Classes with Excellent Transferability
In order to know how likely your teen’s dual enrollment course is to transfer, you should follow 3 best practices for assuring smooth transfer:
- The college offering the course is REGIONALLY ACCREDITED. This is the single most important factor. Don’t take anyone’s word for it, check for yourself here.
- The class is worth college credit. (as opposed to CEU credit) This you can ask the college directly.
- The class is a general education course. There are other names a college may use instead of “general education” but subjects in this category include courses like English, math, history, science, foreign language, etc. and are usually considered as requirements for most or all students. These are the safest bet. Courses that are not general education would include career-type courses or business.
Dual enrollment can save time and money
What About Classes Offered by Others?
Classes offered by organizations or business are absolutely 100% not in the same category as classes offered by a college. It’s really important for parents who use these products for their homeschool understand the limitations in addition to the advantages of these products. (We sometimes call these courses “ACE Courses” because they have been evaluated by the American Council on Education. It’s not the same as accreditation, but it’s better than nothing, so products that have obtained ACE evaluation are in their own category from those that have not.)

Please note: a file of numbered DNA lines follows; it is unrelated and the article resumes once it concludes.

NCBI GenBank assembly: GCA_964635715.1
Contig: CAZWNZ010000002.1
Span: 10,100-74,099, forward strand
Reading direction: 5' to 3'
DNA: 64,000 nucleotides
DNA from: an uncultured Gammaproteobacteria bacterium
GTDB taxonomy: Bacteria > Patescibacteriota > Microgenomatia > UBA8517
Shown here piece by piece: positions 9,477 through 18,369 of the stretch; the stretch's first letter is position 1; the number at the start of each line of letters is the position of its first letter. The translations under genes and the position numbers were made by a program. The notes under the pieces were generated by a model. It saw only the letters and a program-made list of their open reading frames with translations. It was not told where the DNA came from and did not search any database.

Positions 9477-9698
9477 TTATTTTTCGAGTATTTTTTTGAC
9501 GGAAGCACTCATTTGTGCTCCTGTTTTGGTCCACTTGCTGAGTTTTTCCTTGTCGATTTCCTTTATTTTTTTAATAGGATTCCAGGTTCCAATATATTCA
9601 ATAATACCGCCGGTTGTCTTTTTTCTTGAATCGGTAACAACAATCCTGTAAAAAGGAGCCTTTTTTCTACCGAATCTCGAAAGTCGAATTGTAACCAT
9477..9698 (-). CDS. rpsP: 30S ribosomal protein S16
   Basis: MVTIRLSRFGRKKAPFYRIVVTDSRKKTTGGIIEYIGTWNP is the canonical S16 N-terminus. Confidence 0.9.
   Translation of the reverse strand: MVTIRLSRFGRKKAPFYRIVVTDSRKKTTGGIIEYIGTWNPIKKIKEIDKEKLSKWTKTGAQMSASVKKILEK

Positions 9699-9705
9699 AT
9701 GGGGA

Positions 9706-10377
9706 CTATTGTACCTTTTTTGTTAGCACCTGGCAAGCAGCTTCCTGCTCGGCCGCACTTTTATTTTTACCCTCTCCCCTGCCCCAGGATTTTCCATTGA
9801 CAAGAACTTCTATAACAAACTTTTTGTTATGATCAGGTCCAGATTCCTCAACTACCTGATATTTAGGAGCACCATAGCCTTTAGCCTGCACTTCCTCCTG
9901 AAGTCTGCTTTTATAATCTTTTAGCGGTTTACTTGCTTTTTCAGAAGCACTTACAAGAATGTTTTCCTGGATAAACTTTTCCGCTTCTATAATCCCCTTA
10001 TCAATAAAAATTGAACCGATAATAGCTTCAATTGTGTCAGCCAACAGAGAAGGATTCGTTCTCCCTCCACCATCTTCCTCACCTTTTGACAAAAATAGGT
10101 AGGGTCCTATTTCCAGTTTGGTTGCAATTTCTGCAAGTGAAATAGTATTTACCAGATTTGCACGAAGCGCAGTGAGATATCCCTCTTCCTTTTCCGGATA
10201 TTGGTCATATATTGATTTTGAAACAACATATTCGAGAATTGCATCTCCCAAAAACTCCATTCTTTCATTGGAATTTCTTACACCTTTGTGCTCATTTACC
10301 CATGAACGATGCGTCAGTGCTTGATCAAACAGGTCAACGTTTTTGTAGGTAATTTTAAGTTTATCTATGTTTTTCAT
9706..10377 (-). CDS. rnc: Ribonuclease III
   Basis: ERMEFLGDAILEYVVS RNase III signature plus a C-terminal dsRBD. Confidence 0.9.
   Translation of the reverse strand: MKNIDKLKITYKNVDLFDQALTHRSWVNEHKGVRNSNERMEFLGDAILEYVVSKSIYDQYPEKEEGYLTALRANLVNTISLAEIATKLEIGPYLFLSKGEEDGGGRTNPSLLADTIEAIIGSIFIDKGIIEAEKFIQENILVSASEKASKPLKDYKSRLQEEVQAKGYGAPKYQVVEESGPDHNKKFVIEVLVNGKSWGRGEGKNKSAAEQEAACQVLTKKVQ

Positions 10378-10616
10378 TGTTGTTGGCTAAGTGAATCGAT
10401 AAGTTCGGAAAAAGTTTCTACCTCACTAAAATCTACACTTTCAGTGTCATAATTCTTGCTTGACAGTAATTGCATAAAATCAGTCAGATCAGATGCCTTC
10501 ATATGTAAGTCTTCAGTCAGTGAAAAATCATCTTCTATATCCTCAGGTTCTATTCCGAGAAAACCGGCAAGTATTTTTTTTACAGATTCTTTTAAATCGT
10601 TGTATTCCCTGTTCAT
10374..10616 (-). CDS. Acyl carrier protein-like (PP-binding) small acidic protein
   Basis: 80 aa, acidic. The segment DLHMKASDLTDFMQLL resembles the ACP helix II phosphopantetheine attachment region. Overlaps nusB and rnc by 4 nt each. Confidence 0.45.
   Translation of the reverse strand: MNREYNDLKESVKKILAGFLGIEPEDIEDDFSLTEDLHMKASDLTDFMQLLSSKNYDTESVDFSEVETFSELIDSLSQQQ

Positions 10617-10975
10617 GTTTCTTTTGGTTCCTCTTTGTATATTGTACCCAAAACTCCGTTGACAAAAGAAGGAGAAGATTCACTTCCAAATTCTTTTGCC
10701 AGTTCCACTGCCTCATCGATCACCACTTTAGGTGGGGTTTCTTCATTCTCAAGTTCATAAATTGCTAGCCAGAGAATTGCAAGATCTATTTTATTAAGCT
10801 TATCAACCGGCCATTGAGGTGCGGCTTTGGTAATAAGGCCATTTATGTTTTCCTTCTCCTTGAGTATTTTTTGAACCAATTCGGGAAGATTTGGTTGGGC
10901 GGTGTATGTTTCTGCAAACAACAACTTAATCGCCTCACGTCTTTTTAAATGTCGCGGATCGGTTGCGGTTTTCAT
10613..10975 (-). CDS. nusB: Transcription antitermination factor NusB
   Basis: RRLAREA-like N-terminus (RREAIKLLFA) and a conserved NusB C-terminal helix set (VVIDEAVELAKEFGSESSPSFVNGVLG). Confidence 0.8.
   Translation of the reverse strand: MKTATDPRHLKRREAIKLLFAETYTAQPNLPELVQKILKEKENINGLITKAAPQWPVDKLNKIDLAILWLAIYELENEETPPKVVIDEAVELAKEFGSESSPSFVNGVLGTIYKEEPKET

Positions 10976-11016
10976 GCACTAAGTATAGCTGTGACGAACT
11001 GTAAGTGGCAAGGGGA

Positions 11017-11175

Organizations and businesses that are not colleges have to go the extra mile to “find” colleges that will accept their courses. They are highly motivated to do this because if no college accepts their courses, then they don’t have customers. These relationships are often called “Partnerships” or “Partner Colleges” on their websites. A written partnership helps the user “trust” that the course will transfer into a specific college.
Occasionally (often) a website will advertise “our courses have been accepted at A,B,C, colleges” but understand this is NOT a partnership and NOT something you can count on.
Classes offered this way can be very affordable (as low as $30 per credit) and when used at a partner college, assure excellent transferability. What you have to understand is that when your target college is NOT a partner college, the likelihood of transfer is almost zero.
30 Ways to Earn College Credit in High School
Each year I review hundreds of college credit options. This list ranks those options by how likely they are to transfer when your teen goes to college. Click on each option for more information and insight.
Limited Transferability: ACE CREDIT
Limited to Improbable Transferability: NCCRS Credit
OnlineDegree.com (NCCRS) **ages 18 and older AND high school diploma or GED**